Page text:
Maro Itoje’s injury casts shadow over England’s superb victory in Dublin

England's Maro Itoje leaves the pitch with an injury during the Six Nations win over Ireland at the Aviva Stadium, Dublin (Picture: Brian Lawless/PA Wire).
England's Maro Itoje leaves the pitch with an injury during the Six Nations win over Ireland at the Aviva Stadium, Dublin (Picture: Brian Lawless/PA Wire).
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England’s stunning start to their Guinness Six Nations title quest has come at the cost of a potentially serious injury sustained by Maro Itoje.

Head coach Eddie Jones declared “we’re nowhere near our best” after four tries were engineered in a superb 32-20 victory over Ireland that produced a first win at the Aviva Stadium for six years.

But probably the finest performance of Jones’s 36 Tests in charge was soured when Itoje limped off with a knee problem incurred during a 54th-minute ruck, the outstanding Saracens lock reeling in pain.

It was serious enough for referee Jerome Garces to state “I think he’s broken his leg”, but Jones revealed the extent of the injury will only be indicated by a scan.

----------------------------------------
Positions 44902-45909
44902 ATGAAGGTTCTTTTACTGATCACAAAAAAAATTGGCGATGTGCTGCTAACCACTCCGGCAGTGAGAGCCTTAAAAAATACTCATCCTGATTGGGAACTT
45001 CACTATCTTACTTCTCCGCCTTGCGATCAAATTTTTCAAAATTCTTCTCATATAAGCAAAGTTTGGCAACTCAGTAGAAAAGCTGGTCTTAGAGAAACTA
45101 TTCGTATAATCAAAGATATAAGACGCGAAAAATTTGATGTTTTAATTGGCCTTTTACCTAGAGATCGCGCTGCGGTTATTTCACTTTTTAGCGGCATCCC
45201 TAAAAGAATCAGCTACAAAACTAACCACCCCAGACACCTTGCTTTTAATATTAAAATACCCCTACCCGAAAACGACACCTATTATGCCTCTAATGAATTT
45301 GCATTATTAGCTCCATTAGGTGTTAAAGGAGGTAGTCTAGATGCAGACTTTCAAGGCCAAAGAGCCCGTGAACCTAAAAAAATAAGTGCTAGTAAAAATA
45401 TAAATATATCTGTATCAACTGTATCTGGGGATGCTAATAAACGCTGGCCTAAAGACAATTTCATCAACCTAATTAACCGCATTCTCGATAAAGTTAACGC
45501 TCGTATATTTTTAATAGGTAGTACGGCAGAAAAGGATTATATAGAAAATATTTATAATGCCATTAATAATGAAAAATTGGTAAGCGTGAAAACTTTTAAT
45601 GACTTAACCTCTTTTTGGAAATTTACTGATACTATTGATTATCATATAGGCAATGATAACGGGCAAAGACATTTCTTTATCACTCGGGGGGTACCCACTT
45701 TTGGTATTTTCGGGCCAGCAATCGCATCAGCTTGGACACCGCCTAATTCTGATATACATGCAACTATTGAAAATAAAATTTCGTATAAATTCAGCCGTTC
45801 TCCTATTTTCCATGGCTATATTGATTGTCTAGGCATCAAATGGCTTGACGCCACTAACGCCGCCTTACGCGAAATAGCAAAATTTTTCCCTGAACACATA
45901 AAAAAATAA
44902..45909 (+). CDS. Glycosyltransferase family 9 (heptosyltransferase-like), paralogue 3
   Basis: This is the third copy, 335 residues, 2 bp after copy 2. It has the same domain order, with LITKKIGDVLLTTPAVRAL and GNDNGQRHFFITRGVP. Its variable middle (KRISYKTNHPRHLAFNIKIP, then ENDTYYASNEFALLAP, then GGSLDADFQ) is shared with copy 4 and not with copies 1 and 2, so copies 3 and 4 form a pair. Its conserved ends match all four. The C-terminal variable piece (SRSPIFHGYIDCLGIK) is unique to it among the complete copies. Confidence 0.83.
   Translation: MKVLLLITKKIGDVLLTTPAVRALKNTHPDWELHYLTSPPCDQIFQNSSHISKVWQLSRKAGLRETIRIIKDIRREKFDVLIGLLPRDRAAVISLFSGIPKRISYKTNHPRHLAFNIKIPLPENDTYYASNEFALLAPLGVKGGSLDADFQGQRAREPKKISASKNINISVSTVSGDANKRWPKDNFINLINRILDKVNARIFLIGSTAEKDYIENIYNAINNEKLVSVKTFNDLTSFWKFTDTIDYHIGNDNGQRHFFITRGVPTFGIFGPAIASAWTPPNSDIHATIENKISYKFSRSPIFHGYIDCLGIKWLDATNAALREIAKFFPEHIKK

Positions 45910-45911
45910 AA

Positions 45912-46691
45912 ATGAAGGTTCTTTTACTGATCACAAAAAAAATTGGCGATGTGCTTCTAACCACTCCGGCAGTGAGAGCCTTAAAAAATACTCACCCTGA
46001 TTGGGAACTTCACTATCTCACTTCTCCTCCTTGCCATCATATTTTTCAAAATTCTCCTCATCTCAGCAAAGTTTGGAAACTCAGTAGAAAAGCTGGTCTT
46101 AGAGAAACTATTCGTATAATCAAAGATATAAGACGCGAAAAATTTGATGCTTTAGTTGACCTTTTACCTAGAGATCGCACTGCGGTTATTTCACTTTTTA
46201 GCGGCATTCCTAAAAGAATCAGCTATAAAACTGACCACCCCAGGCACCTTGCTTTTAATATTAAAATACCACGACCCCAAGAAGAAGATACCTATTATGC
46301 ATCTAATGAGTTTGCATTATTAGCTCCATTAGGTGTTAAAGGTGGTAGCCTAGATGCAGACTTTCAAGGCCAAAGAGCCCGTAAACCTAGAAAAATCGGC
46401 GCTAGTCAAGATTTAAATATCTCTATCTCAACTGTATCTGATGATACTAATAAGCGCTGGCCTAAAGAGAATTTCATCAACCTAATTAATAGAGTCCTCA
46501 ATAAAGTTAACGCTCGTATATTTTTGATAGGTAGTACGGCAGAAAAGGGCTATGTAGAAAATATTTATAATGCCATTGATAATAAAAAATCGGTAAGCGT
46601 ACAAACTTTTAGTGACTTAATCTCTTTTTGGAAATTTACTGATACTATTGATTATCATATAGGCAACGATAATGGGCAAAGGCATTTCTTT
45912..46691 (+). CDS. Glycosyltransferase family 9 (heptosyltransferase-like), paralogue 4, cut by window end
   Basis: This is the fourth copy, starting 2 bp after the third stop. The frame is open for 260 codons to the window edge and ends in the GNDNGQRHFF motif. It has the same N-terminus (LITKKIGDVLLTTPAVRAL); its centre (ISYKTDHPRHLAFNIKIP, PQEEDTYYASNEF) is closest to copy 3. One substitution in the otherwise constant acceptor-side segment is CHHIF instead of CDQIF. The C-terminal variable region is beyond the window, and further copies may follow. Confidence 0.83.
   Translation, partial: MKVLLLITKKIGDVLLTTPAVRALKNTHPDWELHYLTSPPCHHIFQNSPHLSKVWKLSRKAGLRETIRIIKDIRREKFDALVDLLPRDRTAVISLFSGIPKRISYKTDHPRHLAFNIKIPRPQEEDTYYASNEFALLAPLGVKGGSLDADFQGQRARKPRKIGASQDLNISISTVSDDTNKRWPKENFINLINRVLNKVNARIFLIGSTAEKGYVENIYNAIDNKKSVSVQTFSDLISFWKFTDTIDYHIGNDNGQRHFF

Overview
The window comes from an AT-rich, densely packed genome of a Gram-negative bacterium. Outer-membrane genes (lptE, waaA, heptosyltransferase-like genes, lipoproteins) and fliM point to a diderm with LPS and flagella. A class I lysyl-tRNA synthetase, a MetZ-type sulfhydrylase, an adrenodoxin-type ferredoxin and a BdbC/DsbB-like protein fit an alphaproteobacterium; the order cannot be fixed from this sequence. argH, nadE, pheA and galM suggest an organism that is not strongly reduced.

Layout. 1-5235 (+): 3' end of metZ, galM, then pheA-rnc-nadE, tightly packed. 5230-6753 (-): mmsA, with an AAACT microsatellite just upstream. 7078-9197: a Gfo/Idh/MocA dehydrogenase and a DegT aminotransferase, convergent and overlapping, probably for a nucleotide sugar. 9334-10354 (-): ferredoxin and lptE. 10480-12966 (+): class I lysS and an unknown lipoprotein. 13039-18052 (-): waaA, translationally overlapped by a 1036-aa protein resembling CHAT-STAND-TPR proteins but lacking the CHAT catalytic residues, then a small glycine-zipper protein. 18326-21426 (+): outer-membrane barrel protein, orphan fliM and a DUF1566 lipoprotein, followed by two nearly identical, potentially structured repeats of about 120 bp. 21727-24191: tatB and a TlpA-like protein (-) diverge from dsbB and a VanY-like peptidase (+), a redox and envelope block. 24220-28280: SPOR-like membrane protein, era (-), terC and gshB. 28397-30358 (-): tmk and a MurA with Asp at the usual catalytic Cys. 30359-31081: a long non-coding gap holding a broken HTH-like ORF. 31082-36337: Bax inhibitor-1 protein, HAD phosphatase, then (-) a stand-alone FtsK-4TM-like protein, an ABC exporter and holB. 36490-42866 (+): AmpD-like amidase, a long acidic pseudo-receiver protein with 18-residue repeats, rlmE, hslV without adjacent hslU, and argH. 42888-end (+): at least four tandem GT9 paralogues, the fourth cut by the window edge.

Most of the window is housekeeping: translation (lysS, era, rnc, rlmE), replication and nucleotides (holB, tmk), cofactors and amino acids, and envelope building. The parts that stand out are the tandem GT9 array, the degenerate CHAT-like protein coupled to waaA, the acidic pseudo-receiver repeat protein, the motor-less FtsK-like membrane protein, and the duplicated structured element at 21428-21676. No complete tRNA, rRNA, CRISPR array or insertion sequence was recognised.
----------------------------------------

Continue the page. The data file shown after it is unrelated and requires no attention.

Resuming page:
“Maro’s probably got some sort of medial ligament, but like all these things you never know until they get an MRI,” said Jones, who added that Kyle Sinckler’s departure was due to tiredness and not a knock.

Henry Slade crossed twice and Jonny May and Elliot Daly also touched down as England overran opponents who entered a captivating clash as pretenders to New Zealand’s throne, but have now been supplanted as tournament favourites.

“The intensity at which we played pleased me most,” Jones said. “When you play Ireland at home you know it’s going to be a physical game and we prepared for that.

“We knew we had to win that battle to win the game. Some games are immensely physical, some are more tactical. We probably shaded them a bit in that area.

“We know they’re a top team. They’re well coached, well drilled. I thought our intensity, particularly in the first part of the game, was outstanding.

“The only thing I know is that the next game will be better. We are a team that’s still going. We’re nowhere near our best. We’re looking forward to playing better than that – and we will.”

Ireland were heralded by Jones as the strongest team in the world leading into the Dublin collision, but having dispatched them with a near-faultless display he refused to make any bold predictions for Japan 2019.

“These games have got nothing to do with the World Cup,” Jones said. “They are stand-alone games that are important between a very good Ireland side and an improving England side.

“We’ll start worrying about where we’re standing in the World Cup when we’re 10 days out from the first game against Tonga.”

Match report: Page 7